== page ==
Countries were advised to prepare national drug formularies with a limited number of drugs, abolish brand names in favour of generic names, establish an institution for the centralized bulk purchase of drugs, abolish drug promotion by the private sector and provide object information on drugs and therapeutics, revise the existing legislation on patents to suit their economic and development needs, set up local production of drugs as appropriate and establish regional cooperative mechanisms for joint action to develop the pharmaceutical sector.
Following this move, a special task force on pharmaceuticals was established by six international agencies: UNAPEC, UNCTAD, UNDP, UNDTCD (United Nations Department of Technical Cooperation for Development), UNIDO and WHO. This task force jointly organized an inter-regional mission which visited several developing countries. Their report contained recommendations addressed to developing countries for rationalizing their pharmaceutical supply system.
The pharmaceutical reforms initiated in Sri Lanka in the early seventies have apparently snowballed and been transformed into a global action programme.
While the six UN Agencies were carrying out joint activities, the UNCTAD Secretariat examined in depth the Sri Lankan experience and concluded that an analysis of the Sri Lankan model could give other developing countries much insight into ways of formulating, developing and implementing integrated national pharmaceutical policies. Accordingly, with the assistance of the late Professor Bibile, the Secretariat published a document entitled "Case Studies in the Transfer of Technology: Pharmaceutical Policies in Sri Lanka". This document has proved to be a very valuable guideline for developing countries intending to initiate pharmaceutical reforms. Translated into other UN languages, copies of it could be found with health planners of almost every Third World country.
In an issue of 'World Health Forum', WHO, of 1981 an article focused on an especially significant feature of the Sri Lankan drug policy. The writer argued that promotion and sale of pharmaceuticals in the Third World should be regulated and suggested that an analysis of the innovations introduced by Sri Lanka could give developing countries guidelines for formulating and implementing regulatory procedures.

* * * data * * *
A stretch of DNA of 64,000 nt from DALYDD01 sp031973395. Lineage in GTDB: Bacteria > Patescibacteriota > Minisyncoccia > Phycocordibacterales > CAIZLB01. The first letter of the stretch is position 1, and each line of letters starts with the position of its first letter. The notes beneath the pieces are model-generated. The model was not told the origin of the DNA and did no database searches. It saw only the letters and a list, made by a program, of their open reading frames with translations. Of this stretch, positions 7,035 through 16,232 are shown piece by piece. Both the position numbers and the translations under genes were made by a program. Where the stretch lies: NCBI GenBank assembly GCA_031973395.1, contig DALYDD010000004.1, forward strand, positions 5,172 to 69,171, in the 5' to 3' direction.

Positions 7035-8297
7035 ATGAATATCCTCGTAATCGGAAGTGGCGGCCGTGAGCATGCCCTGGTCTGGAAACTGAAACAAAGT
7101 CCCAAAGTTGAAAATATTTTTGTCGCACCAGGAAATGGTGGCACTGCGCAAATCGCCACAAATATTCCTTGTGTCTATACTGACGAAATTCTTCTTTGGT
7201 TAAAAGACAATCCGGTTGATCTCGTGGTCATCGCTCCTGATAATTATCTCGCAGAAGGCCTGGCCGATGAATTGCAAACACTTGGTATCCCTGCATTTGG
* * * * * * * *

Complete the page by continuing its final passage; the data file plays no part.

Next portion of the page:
A unique phenomenon about Sri Lanka's pharmaceutical reforms was that the entire programme was conceived, formulated, developed and implemented by Sri Lankan nationals without any form of external aid or assistance. This in my view, should be the most important lesson other developing countries should draw from the Sri Lankan example. Reliance on experts and advisers from advanced industrialized countries, copying their technology and accepting various types of capital transfers from these countries has resulted in pockets of economic and industrial development being established in the major cities of many developing countries. These pockets have more linkages with the developed world than with the rest of the country in which they are located.
An urban elite in the capital cities of these countries has easy access to the most recent and sophisticated medical technology at prices heavily subsidized by their governments, whereas the majority of the people living in the rural areas cannot obtain even the basic drugs for their common ailments which make their lives a misery. These countries now realize that their economies cannot sustain the systems they have developed and are looking for innovative changes. The Sri Lankan model may be their answer.
Bangladesh is a least developed country which has confirmed and reiterated that it is within the capabilities of developing countries with limited resources to successfully introduce an integrated national pharmaceutical policy. The successful implementation of pharmaceutical reforms in Sri Lanka, and Bangladesh was due to the presence of the vital ingredient of political will without which real progress will be impossible.
As Dr Halfdan Mahler, Director General of WHO, put it in speaking before the World Health Assembly in May 1979; "we must not delude ourselves.. The vested interests are far too great for technical action alone to succeed. It has to be accompanied by political and economic action to ensure drug availability at reasonable cost, by social action to ensure the concept's acceptability by all and by managerial action to ensure that the drugs reach all in need at the right time".
(The writer is a former Senior Lecturer in Pharmacology and now Asia-Pacific Consultant/Cordinator for Health Action International)
Produced by Lake House